The arctic fox is a small-sized carnivore endemic to the tundra biome, and often a functionally important predator in the terrestrial food web. It is well adapted to face extreme arctic conditions. How will it cope with the challenges of a rapidly warming climate, notably melting sea ice, warmer winters, changed food resource dynamics and expanding boreal competitors?
The arctic fox (Vulpes lagopus) is the only mammalian predator endemic to the terrestrial Arctic. It is almost omnipresent in the tundra biome, ranging from the subarctic mountain tundra in Fennoscandia to the polar deserts of high-arctic islands close to the North Pole. The arctic fox is thus living in a large variety of food web contexts and takes different functions as predator and/or scavenger as well as vectors for zoonoses (parasites and diseases that can infect humans).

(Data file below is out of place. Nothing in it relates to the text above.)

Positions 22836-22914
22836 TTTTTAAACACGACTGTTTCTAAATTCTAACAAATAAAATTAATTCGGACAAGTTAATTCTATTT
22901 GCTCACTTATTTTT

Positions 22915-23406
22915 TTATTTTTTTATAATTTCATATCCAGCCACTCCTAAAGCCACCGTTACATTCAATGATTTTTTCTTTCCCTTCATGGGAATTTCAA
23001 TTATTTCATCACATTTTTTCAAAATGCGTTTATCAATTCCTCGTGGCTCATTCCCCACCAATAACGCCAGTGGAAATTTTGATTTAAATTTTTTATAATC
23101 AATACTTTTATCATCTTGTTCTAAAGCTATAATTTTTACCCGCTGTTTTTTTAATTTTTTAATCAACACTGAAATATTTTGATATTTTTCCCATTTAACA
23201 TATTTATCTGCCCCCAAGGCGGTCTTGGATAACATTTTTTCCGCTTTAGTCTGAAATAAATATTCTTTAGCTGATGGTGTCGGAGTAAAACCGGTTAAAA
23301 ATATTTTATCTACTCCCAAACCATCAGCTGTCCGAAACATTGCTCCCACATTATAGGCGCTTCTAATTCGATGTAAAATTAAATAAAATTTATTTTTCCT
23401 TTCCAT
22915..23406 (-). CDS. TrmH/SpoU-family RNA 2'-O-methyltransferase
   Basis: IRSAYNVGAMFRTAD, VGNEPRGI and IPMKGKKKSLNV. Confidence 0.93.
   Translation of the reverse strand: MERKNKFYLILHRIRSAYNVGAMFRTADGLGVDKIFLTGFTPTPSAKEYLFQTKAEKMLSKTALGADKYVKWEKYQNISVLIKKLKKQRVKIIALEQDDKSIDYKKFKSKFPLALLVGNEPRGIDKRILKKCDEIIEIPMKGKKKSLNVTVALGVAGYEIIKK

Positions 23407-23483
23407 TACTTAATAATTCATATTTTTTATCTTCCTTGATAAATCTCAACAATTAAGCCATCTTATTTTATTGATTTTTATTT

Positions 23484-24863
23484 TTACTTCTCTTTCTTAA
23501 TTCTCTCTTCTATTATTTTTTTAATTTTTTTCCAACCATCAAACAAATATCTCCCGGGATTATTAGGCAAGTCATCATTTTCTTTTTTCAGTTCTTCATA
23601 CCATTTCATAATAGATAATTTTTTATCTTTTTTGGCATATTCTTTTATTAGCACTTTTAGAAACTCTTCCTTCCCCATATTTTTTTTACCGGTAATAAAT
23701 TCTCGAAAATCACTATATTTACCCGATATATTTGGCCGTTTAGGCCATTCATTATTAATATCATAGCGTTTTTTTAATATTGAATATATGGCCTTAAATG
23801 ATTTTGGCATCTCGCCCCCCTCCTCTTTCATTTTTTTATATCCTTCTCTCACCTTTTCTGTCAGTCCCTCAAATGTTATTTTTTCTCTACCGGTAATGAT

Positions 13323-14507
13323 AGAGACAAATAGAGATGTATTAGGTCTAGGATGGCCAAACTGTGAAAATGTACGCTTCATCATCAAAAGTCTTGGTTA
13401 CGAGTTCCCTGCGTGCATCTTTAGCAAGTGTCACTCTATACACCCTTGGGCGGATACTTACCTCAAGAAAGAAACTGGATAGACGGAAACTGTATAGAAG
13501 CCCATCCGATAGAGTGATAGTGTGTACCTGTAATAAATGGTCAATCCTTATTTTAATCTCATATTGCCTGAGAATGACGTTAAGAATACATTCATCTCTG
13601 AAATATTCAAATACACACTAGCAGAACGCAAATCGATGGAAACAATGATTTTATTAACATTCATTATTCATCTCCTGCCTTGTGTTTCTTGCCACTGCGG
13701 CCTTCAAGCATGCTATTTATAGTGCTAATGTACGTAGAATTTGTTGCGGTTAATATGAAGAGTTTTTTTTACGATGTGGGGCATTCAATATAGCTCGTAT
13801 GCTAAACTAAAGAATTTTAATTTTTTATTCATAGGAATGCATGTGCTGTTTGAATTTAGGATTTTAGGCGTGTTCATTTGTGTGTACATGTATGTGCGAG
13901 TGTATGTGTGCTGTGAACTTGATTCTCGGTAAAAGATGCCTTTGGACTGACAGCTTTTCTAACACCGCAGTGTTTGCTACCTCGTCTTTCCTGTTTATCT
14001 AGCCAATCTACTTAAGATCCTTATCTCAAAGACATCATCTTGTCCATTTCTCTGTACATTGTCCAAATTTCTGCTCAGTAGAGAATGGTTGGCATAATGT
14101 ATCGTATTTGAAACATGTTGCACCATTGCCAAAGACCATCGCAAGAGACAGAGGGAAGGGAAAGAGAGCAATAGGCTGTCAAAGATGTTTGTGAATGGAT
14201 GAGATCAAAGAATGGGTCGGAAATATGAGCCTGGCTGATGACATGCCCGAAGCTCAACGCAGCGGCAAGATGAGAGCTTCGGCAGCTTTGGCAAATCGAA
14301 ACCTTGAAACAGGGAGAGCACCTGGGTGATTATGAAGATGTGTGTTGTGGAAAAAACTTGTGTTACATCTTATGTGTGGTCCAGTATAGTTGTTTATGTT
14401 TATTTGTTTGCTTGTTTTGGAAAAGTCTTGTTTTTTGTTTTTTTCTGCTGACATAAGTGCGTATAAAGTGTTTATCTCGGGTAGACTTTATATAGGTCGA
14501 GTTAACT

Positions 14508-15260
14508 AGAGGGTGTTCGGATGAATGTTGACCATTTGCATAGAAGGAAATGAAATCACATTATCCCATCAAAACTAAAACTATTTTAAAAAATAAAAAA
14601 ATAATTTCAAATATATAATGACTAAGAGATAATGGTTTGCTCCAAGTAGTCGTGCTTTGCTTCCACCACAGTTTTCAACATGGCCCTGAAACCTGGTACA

The two COAT regions represent two extremes in terms of ecological contexts and management regimes for the arctic fox. On Varanger Peninsula, the arctic fox belongs to (and competes with) a species-rich predator community that relies on cyclic rodent peak years to breed successfully. Presently, the Varanger arctic fox population is on the verge of extinction and subjected to several conservation actions. In contrast, the arctic fox in Svalbard is still abundant and subjected to harvesting. As the main predator in the terrestrial Svalbard food web, with a broad diet of both terrestrial and marine resources, the Svalbard arctic fox maintains several important ecological functions.
Read more about the Arctic fox module on Varanger and Svalbard